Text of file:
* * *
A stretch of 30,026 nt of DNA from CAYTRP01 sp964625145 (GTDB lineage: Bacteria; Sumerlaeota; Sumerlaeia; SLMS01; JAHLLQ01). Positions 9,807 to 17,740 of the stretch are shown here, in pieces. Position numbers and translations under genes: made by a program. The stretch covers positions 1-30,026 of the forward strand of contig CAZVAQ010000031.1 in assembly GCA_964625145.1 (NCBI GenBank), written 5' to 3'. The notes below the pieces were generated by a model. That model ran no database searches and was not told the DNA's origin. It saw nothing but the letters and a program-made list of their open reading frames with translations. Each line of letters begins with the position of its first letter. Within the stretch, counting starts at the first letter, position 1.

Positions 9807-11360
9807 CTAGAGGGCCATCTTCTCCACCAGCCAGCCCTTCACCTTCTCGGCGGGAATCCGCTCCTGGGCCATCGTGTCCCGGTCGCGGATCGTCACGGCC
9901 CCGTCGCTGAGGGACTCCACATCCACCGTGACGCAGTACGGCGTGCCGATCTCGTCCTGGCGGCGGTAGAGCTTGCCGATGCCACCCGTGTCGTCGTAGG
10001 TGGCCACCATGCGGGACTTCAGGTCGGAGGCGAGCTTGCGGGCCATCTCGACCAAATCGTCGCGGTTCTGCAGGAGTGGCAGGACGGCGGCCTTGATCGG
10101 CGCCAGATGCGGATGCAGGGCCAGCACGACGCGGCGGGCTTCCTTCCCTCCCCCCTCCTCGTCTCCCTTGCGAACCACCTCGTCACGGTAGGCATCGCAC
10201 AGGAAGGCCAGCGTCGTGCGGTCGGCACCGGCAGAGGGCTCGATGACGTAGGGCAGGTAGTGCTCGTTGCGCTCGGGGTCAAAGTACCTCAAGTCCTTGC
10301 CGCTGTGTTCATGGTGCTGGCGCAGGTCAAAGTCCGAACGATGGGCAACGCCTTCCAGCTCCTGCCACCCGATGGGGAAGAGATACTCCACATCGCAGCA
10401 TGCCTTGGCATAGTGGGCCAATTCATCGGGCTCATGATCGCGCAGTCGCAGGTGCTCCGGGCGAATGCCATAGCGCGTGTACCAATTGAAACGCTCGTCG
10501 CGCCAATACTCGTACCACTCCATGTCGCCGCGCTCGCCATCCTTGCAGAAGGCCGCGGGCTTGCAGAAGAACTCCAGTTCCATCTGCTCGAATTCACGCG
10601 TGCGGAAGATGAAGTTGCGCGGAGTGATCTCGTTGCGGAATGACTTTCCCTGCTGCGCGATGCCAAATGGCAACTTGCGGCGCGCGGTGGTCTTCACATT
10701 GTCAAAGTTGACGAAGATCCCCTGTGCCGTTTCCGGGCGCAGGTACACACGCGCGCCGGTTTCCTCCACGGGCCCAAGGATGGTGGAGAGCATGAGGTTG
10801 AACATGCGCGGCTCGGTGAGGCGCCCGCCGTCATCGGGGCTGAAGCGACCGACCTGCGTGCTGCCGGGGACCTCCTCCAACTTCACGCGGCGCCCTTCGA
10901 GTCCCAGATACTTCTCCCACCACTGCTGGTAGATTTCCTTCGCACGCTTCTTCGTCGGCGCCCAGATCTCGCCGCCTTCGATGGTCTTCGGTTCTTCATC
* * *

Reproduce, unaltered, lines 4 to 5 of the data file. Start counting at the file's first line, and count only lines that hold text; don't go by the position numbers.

9901 CCGTCGCTGAGGGACTCCACATCCACCGTGACGCAGTACGGCGTGCCGATCTCGTCCTGGCGGCGGTAGAGCTTGCCGATGCCACCCGTGTCGTCGTAGG
10001 TGGCCACCATGCGGGACTTCAGGTCGGAGGCGAGCTTGCGGGCCATCTCGACCAAATCGTCGCGGTTCTGCAGGAGTGGCAGGACGGCGGCCTTGATCGG